Metropolitan Washington's 20 jurisdictions are seeing incremental drops in their jobless rates, according to federal government data released last week. But at the current pace, it will be a long slog until the numbers reach their September 2008 levels when unemployment in the region ranged from 2.9 percent to 7 percent.
The Bureau of Labor Statistics' September data illustrate the difficulty in addressing unemployment, even in a region where jobs are in far greater supply than in other parts of the country. Unemployment rates in the region topped out at a nonseasonally adjusted 9.5 percent in the District, followed by 9.2 percent in Fredericksburg. On the low end were Loudoun County, with 4.5 percent, and Arlington County, with 3.9 percent.
Overall, unemployment rates throughout the region declined by 1.6 points to 2.7 points from September 2008 to September 2010.
"Many regions in the country would be delighted to have experienced the gradual progress in the unemployment rate abatement that has been observed in the Washington metropolitan area," said Anirban Basu, chairman and chief executive of Sage Policy Group, a Baltimore economic and policy consulting firm. "The broader economic recovery remains fragile and tepid with the implication being that job growth is insufficient to generate rapid declines in unemployment."
A separate BLS release last week on unemployment at the state level during October showed a similar trend.
Unemployment remained steady compared with September in Maryland and Virginia but dropped in the District. Maryland's unemployment rate remained at 7.4 percent and Virginia's stayed at 6.8 percent, according to the seasonally adjusted data, in part because of job gains in retail and professional and business services. The District's rate decreased to 9.7 percent from 9.8 percent -- a drop experts attributed in part to a slight uptick in the number of "discouraged" long-term unemployed people abandoning their job search.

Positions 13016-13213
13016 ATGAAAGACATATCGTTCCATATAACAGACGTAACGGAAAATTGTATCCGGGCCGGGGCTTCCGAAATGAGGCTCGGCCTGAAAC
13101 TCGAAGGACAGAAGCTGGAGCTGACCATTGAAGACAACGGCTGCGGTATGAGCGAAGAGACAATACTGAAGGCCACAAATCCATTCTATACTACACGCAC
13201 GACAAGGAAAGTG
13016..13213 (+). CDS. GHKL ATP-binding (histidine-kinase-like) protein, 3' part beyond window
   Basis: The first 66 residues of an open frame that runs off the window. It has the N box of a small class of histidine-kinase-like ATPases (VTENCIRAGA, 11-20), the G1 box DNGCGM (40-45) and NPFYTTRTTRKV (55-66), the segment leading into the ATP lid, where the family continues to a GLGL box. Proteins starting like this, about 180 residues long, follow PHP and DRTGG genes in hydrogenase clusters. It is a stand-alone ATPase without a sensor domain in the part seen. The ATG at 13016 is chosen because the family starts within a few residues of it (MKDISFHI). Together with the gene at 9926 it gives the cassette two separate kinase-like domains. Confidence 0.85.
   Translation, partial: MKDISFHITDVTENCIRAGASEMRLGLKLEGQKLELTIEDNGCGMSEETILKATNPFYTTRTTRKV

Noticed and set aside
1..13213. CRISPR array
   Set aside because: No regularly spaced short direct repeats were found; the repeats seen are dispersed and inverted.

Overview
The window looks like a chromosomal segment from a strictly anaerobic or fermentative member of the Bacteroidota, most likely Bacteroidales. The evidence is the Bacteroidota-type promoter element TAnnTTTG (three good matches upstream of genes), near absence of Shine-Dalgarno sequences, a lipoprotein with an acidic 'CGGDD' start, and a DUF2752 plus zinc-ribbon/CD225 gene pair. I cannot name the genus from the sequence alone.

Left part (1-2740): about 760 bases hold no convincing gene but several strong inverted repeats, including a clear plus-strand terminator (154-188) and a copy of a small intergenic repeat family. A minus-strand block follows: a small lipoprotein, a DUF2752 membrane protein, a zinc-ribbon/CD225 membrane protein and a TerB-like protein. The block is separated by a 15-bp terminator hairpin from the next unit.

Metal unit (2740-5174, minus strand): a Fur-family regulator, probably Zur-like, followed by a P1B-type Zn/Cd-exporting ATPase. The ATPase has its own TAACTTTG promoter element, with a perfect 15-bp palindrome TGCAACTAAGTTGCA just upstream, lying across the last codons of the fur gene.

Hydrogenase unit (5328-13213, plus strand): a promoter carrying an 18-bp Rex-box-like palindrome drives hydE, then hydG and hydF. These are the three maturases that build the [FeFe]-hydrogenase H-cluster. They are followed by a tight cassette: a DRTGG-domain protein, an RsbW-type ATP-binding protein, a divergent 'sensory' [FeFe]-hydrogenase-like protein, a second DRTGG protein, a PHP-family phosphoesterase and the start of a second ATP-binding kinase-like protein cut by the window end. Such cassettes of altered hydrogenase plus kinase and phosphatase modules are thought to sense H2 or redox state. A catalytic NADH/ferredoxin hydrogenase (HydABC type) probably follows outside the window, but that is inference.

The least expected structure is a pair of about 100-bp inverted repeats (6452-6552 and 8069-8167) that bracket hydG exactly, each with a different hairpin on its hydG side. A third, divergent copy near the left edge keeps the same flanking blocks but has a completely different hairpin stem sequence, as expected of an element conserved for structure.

"Things are trucking along," said Sara Kline, associate economist at Moody's Analytics. But, she added, "the path to improvement is going to be a lengthy one."
Basu saw a decidedly mixed employment picture in the region next year.
Judging by the results of the midterm election of 1994, Basu said, a divided government can be good for the economy. Back then, the two parties found ways to "come together over certain pieces of legislation, most of it pro business," he said.
Still, he added, "it's possible job growth will slow in the year ahead nationally and in the Washington metro area."
That's because drivers of the recovery here -- economic stimulus dollars and retail sales -- may be temporary. For instance, he said, it's possible that "some fraction of consumer pent-up demand has already been satisfied and will not be available next year to drive growth forward."